By Natalie Roadarmel
Have you ever stopped to think about the impact the produce you choose to eat makes? Willamette has. Thursday evening, Goudy hosted a “Local Food Challenge,” which asked students to eat a meal made solely of locally grown foods. This event showcased the discussion of how local foods are incorporated into Willamette, as well as how they affect students and the surrounding community.
Although the majority of students are likely unaware, considerable steps are being taken by the dining halls’ executive team to serve students local food. Currently, about sixty to seventy percent of the produce served at dining halls is local. Along with this, Willamette has been making consecutive moves towards serving as much organic produce as possible. Presently, among other foods, all of the bananas, oats and tomatoes served are organic.
Eating local foods is greatly beneficial for the Earth as well as for ourselves. Because the distance between farm and customer is much shorter with locally grown foods, the amount of energy and greenhouse gases emitted to get them to your table is much smaller, lessening your carbon footprint. This also produces less waste, because less food goes bad in transportation. Additionally, buying locally grown food helps boost local economies and promotes seasonal eating.
There are various farms from which Willamette buys fruits and vegetables but the majority is currently purchased from Charlie’s Produce, a Seattle based company that specializes in local produce.
The school has a noteworthy relationship with the Zena farm, buying everything that is grown there in order to help fund the farm and to build an interconnected community within the school. Sunnyside Organics is the last major contributor to the food served at Willamette. The school has a special relationship with this farm, sending them all of our compost and in return gaining fruits and vegetables grown in healthy, organic soil.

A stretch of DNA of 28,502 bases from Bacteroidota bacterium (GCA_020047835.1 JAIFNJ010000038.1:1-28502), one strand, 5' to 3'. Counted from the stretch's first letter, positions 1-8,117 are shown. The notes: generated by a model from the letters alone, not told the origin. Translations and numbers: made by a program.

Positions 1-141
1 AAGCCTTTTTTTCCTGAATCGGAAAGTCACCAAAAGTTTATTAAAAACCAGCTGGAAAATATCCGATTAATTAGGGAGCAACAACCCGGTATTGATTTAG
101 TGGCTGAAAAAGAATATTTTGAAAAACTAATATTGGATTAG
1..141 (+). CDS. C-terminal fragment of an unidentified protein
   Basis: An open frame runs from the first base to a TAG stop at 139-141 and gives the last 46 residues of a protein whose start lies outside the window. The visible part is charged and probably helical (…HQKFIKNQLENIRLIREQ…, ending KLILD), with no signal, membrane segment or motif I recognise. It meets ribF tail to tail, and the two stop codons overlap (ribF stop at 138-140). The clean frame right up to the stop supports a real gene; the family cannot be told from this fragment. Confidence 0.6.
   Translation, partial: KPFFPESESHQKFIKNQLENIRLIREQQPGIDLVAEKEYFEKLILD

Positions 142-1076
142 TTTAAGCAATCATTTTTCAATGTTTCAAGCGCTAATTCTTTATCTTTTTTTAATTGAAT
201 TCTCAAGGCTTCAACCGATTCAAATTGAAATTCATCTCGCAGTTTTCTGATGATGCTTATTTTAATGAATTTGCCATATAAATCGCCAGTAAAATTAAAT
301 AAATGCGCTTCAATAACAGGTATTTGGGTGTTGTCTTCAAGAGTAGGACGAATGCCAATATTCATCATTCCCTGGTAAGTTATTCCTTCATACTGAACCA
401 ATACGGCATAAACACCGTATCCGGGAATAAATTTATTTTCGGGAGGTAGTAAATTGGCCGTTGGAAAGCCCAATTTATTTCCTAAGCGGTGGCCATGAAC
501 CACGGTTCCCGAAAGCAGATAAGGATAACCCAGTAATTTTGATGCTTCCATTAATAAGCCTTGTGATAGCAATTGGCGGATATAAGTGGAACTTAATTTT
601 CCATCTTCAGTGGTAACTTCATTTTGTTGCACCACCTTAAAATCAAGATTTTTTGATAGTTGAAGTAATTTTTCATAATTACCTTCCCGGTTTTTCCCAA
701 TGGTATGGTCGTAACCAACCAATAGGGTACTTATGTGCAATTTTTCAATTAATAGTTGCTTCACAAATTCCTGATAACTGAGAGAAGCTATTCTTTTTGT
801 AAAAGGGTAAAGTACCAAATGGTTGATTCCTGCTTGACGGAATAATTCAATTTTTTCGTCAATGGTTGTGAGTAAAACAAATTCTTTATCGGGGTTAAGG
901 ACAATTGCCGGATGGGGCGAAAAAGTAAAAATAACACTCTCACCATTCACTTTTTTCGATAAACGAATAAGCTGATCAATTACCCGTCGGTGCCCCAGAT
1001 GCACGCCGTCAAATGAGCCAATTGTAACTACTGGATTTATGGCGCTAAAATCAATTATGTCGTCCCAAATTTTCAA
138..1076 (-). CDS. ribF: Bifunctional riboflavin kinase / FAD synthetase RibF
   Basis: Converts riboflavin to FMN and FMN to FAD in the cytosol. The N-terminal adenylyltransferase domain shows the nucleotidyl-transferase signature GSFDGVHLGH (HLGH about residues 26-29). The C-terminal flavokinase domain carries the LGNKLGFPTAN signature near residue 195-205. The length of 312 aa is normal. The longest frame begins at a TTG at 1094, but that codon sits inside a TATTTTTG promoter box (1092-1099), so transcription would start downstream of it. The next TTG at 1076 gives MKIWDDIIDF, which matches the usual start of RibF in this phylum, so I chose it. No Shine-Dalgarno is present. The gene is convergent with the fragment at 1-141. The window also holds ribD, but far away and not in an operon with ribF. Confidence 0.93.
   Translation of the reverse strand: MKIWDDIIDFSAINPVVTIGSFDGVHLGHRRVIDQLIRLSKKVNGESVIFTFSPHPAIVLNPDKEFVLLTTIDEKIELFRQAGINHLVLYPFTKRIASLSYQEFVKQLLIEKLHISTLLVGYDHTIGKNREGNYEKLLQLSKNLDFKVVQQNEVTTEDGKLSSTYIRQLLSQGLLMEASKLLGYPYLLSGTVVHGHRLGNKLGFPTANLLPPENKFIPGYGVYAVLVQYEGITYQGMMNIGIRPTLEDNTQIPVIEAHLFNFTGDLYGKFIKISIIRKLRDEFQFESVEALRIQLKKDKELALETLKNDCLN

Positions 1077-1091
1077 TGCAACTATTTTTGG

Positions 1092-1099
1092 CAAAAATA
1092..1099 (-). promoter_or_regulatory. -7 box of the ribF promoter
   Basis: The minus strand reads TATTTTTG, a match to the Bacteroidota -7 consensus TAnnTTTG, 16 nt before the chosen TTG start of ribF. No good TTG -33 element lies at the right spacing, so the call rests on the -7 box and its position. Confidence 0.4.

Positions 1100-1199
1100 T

Andre Uribe, executive chef, emphasized that the school has taken extensive steps to form personal relationships with these local farms and organizations. Uribe will often go to the locations himself to begin a relationship with a farm, getting acquainted with the owners and to observe their growing practices.
Uribe is greatly involved with food sustainability outside of Willamette as well. He is a member of the board of advisers for the Northwest Food Bias Alliance. Here, he works with school districts and other community members to improve food conditions in schools and find solutions for improving food systems in the community. He has served on a myriad of panels, including the Go Green Conference in 2016, and will be apart of an upcoming conference on aquaculture. On top of that, he teaches fine dining cooking classes with an emphasis on ethics in Portland, giving one free class for every three students he teaches.
When asked why he is so devoted to his work, Uribe was quick to respond.
“Ethics for me is huge. I don’t want to go home at the end of the day and tell my daughter, who is six, when she asks me, ‘what about the animals that you guys cook?’ I want to be able to tell her that they’re certified humane, that we do things the right way. Otherwise I wouldn’t be able to sleep at night”.
This passion for sustainability is the driving force behind Willamette’s decision to purchase majority local foods.
“I see food as a huge and powerful way of changing the future. The most powerful thing you can do to change the future is to bet on good people doing good things and agriculture is huge because everyone eats.”